Made for a ridiculously low budget of around $150,000, this ultra-realistic musical contains songs that burst with love and pain from the characters of Guy (Glenn Hansard) and Girl (Marketa Irglova). The two meet and connect, but this is no conventional romance as they both have powerful emotional histories between them. It’s the beautiful music and their authentic dialogue exchanges which drive the story. Hansard’s singing and guitar playing are so powerful and moving. Their duet in the music shop of the song, Falling Slowly is a tour-de-force. I was not surprised when I saw it had won the Oscar for best original film. Overall, Once (2007) is a surprisingly brilliant no-budget feature, shot on the streets of Dublin, which deservedly became a big hit.
Produced by: Kitty Green, James Schamus, Scott Macauley, P. Jennifer Dana, Ross Jacobson
Cinematography: Michael Latham
Cast: Julia Garner, Matthew Macfadyen, Mackenzie Leigh, Kristine Froseth, Noah Robbins etc.
*** MAY CONTAIN SPOILERS ***
Having worked initially in the documentary genre, Kitty Green now presents her first fictional film, The Assistant (2019), with the ever-impressive Julia Garner in the lead. Garner portrays the titular assistant, Jane, a PA in an unnamed New York based film production company. However, while the characters may be fictional, the events reflected are very much based in reality, as the film explores endemic sexism within the film industry and office workplaces more generally. This isn’t a sensationalist #MeToo expose or revenge story, but rather a subtle narrative which conveys it’s criticisms with hushed and damning power.
The film is structured over one day. I’m a big fan of such a convention and wrote about the positives of single day narratives here. Anyway, The Assistant (2019), begins with Jane first in the office, and ends with her being one of the last there at night. In the middle we get a succession of expertly composed scenes which find Jane working for a big-shot movie producer. The fact that we never see him, but hear him and experience the aftermath of his behaviour through Jane is an ingenious concept. By showing rather telling us directly about his covert sexist exploitation, one is truly brought into Jane’s painful situation. She is told she is lucky to have this job and it presents a great opportunity to eventually become a film producer. Yet, to do so requires her to turn a blind eye to events which other employees horrifically consider to be the norm in a media company.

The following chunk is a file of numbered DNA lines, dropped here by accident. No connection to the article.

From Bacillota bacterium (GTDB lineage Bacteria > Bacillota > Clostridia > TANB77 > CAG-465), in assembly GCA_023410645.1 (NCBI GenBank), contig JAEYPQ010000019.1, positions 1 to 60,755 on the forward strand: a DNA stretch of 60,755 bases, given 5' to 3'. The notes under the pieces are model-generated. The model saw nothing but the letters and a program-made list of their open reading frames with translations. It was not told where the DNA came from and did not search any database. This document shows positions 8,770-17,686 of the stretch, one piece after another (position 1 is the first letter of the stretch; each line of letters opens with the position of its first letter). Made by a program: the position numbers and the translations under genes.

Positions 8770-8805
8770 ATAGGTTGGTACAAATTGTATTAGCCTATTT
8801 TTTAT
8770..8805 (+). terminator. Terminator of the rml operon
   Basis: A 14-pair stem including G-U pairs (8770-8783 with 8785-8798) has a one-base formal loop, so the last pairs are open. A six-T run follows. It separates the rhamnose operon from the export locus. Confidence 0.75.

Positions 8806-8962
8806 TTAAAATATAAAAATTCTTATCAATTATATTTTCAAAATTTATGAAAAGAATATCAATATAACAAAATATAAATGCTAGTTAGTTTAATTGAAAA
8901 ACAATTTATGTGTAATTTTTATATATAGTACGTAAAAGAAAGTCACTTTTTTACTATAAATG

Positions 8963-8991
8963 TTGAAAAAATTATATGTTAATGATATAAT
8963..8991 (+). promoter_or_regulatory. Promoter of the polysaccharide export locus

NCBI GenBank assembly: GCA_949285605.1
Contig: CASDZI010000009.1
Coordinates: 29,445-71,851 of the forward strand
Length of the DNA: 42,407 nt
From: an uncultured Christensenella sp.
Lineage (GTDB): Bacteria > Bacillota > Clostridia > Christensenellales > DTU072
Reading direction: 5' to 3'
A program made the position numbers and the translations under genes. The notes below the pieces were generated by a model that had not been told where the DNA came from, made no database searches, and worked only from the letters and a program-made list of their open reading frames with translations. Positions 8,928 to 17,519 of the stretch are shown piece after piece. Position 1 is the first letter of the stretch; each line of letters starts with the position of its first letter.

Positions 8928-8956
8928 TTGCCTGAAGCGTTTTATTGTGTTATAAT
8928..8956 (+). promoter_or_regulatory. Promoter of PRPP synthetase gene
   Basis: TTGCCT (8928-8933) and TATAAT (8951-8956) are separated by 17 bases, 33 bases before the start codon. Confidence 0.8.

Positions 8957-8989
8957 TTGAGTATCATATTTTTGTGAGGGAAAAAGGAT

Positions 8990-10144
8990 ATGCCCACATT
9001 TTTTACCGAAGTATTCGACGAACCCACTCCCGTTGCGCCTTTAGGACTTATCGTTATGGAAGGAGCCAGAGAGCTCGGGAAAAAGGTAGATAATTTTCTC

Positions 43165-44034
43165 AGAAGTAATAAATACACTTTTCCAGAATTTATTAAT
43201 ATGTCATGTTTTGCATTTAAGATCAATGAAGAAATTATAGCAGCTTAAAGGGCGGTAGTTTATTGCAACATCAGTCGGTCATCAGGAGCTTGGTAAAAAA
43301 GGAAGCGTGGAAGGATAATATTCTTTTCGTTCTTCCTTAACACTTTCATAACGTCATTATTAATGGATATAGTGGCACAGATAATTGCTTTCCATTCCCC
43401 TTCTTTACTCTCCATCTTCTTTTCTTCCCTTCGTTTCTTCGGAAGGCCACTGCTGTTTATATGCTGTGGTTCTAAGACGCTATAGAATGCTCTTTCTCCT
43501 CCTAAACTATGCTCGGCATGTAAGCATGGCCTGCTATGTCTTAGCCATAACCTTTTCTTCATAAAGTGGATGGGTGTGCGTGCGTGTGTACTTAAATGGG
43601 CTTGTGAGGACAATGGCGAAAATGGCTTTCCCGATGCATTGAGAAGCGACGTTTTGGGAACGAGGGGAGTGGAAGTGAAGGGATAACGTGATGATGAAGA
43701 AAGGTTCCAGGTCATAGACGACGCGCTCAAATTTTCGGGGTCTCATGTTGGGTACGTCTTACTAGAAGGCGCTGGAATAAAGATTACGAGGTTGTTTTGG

Weinstein’s name is never mentioned. It doesn’t have to be. He is the sexual predator in the room and probably among many film producers who have utilised the casting couch to have their disgusting way with budding actors and actresses. That is why Kitty Green deserves so much praise because she chose a directorial style that really works for the story. Green and her cinematographer suck all of the colour out of the film industry, making it grey and beige and stark and unglamorous. Via the character of Jane, and Garner’s exquisitely reserved performance, we learn that such bullying cultures exist, and the character must choose to accept it or move on. Garner’s scene with the HR Executive, played by Matthew Macfadyen, is superb in conveying the difficult choice Jane faces.
Lastly, as well as making important points about the patriarchal corruption within the film industry, I enjoyed that it also captured the repetitive nature of administration work. Photocopiers hum, phones ring, paper flaps, printers and faxes whir, while florescent strip lights glow amidst the drudge of the daily office grind. Jane is a prisoner within a myriad of shadowy walls and filing cabinets. Further, Jane is also torn between being a just person and following her dream of working in the movies. But, at the end of another exceptionally exhausting day, that dream is soured by the insidious lust of human behaviour. Thus, The Assistant (2019) asks, will things ever change? Go watch it and decide if you think they will.